What Are The Meal Period Requirements For Employees In California?

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Jeffrey L. Hogue - Employment & Labor - Super Lawyers

Answered by: Jeffrey L. Hogue

Located in San Diego, CAHogue and Belong

Phone: 619-238-4720
Fax: 619-270-9856

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According to California law, meal breaks are dependent on what type of employee you are and how many hours you work. Employers must provide their employees a paid rest break every four hours worked, and an unpaid meal break for every five hours worked. Additionally, a 10-hour workday entitles an employee to a second half-hour meal break.

During the uninterrupted meal break, the employer must also relieve the employee of all duties and permit them to leave the premises during that time — if they wish. It is possible for employees to waive their meal break. But employers must not pressure them into doing so. Meal break waivers do not have to be in writing, a verbal agreement will suffice. However, it is in everyone’s best interest that the employer put the agreement in writing.

Additional Break Requirements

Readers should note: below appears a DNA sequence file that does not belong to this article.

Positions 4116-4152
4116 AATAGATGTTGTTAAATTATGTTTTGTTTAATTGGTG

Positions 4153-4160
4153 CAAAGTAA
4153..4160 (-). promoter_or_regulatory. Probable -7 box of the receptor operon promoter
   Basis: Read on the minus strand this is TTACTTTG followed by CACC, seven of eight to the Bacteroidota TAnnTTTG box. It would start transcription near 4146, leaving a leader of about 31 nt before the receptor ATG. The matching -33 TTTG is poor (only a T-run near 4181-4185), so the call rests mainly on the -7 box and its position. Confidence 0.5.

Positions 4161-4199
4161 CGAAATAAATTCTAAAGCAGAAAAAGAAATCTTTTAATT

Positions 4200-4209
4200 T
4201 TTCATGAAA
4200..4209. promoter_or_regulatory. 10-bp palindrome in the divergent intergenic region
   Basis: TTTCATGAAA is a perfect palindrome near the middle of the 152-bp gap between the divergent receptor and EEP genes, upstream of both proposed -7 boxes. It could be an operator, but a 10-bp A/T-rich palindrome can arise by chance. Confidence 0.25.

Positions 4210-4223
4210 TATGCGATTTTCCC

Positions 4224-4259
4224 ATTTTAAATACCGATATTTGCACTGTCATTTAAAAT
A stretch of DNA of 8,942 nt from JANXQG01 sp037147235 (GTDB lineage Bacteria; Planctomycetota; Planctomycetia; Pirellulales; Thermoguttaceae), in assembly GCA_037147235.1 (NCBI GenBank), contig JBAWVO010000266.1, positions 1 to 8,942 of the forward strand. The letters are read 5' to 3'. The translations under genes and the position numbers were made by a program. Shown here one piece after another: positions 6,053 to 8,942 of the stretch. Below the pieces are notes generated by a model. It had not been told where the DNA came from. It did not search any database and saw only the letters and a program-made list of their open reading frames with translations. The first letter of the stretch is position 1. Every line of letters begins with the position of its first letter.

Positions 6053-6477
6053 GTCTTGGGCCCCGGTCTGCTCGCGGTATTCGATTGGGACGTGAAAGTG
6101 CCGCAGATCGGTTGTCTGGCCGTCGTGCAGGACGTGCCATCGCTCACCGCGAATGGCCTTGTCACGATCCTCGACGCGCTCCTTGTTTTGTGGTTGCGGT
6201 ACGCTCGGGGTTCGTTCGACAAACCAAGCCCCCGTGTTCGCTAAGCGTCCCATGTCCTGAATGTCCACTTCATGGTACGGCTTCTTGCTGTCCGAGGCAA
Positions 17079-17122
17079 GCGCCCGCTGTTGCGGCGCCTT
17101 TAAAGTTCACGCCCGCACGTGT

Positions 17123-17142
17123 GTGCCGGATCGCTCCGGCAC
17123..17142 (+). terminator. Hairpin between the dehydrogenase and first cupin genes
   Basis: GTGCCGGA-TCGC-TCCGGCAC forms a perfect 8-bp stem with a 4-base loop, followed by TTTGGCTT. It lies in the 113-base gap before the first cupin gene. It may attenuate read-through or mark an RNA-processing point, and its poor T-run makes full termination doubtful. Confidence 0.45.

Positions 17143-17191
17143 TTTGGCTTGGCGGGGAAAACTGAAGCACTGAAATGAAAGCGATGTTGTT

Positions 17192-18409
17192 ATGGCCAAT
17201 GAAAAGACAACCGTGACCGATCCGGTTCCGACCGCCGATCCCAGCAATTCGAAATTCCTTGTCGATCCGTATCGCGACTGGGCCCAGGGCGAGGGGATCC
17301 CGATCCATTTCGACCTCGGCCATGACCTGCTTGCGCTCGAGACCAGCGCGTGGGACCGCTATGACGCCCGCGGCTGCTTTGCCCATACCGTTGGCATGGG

Work circumstances also affect these laws. For example, employers must allow for agricultural workers to take five-minute breaks under shade when the temperature exceeds 85 degrees Fahrenheit. This law also protects those unlawfully employed, such as illegal immigrants.  

Employer Penalties

It is also the law in California that if an employer does not allow their employee a meal break, they must pay their employee for one work hour at that employee’s normal payrate. The same penalty applies even for a standard rest break.

Avoiding The Meal Break

Employers often try to schedule employees for less work time in order to avoid providing these breaks. They may also consider the employee “off duty” at various points of their shift to try to circumvent the meal period requirements. Systematic defects in your breaks may entitle you to a case against your employer. Often this will occur in cases where, for example, employees work more than eight hours a shift, or when they are scheduled 5.5 hours rather than six.

These cases require detailed documentation of employee breaks, meals and pay. They are often quite complex. If you believe your employer is at fault for your missed breaks and you want to take legal action, it is important to contact an employment law attorney as soon as possible to start building a case. 

About The Firm

Attorneys Jeffrey L. Hogue and Tyler J. Belong provide employment law, civil litigation and other types of representation throughout the San Diego area. They have been recognized as litigators of the year and have successfully helped their clients achieve multimillion-dollar settlements.

Disclaimer: The answer is intended to be for informational purposes only. It should not be relied on as legal advice, nor construed as a form of attorney-client relationship.

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